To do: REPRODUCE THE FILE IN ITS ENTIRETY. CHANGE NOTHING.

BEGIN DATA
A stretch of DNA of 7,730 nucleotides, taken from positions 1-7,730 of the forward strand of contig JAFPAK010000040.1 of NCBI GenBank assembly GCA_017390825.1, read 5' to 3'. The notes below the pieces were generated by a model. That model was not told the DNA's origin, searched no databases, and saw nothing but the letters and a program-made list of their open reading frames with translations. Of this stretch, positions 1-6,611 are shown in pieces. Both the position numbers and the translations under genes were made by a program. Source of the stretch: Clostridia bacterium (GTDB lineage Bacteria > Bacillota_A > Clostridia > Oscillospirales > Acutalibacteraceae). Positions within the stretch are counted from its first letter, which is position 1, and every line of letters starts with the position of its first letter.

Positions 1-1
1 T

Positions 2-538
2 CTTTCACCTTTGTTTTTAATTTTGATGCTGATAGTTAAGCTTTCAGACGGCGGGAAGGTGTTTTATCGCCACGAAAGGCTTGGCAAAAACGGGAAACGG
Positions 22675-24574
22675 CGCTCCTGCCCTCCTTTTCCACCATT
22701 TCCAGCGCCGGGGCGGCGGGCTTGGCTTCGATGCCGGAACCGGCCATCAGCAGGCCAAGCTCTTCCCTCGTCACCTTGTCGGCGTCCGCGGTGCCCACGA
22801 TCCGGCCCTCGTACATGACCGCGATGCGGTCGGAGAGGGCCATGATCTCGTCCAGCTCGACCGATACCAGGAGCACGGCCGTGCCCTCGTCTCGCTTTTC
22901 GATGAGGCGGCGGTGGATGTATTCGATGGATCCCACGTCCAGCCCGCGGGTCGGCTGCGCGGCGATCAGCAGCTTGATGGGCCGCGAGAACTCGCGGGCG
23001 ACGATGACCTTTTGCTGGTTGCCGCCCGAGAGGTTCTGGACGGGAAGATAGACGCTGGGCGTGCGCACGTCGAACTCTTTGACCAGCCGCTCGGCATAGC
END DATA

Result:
A stretch of DNA of 7,730 nucleotides, taken from positions 1-7,730 of the forward strand of contig JAFPAK010000040.1 of NCBI GenBank assembly GCA_017390825.1, read 5' to 3'. The notes below the pieces were generated by a model. That model was not told the DNA's origin, searched no databases, and saw nothing but the letters and a program-made list of their open reading frames with translations. Of this stretch, positions 1-6,611 are shown in pieces. Both the position numbers and the translations under genes were made by a program. Source of the stretch: Clostridia bacterium (GTDB lineage Bacteria > Bacillota_A > Clostridia > Oscillospirales > Acutalibacteraceae). Positions within the stretch are counted from its first letter, which is position 1, and every line of letters starts with the position of its first letter.

Positions 1-1
1 T

Positions 2-538
2 CTTTCACCTTTGTTTTTAATTTTGATGCTGATAGTTAAGCTTTCAGACGGCGGGAAGGTGTTTTATCGCCACGAAAGGCTTGGCAAAAACGGGAAACGG
Positions 22675-24574
22675 CGCTCCTGCCCTCCTTTTCCACCATT
22701 TCCAGCGCCGGGGCGGCGGGCTTGGCTTCGATGCCGGAACCGGCCATCAGCAGGCCAAGCTCTTCCCTCGTCACCTTGTCGGCGTCCGCGGTGCCCACGA
22801 TCCGGCCCTCGTACATGACCGCGATGCGGTCGGAGAGGGCCATGATCTCGTCCAGCTCGACCGATACCAGGAGCACGGCCGTGCCCTCGTCTCGCTTTTC
22901 GATGAGGCGGCGGTGGATGTATTCGATGGATCCCACGTCCAGCCCGCGGGTCGGCTGCGCGGCGATCAGCAGCTTGATGGGCCGCGAGAACTCGCGGGCG
23001 ACGATGACCTTTTGCTGGTTGCCGCCCGAGAGGTTCTGGACGGGAAGATAGACGCTGGGCGTGCGCACGTCGAACTCTTTGACCAGCCGCTCGGCATAGC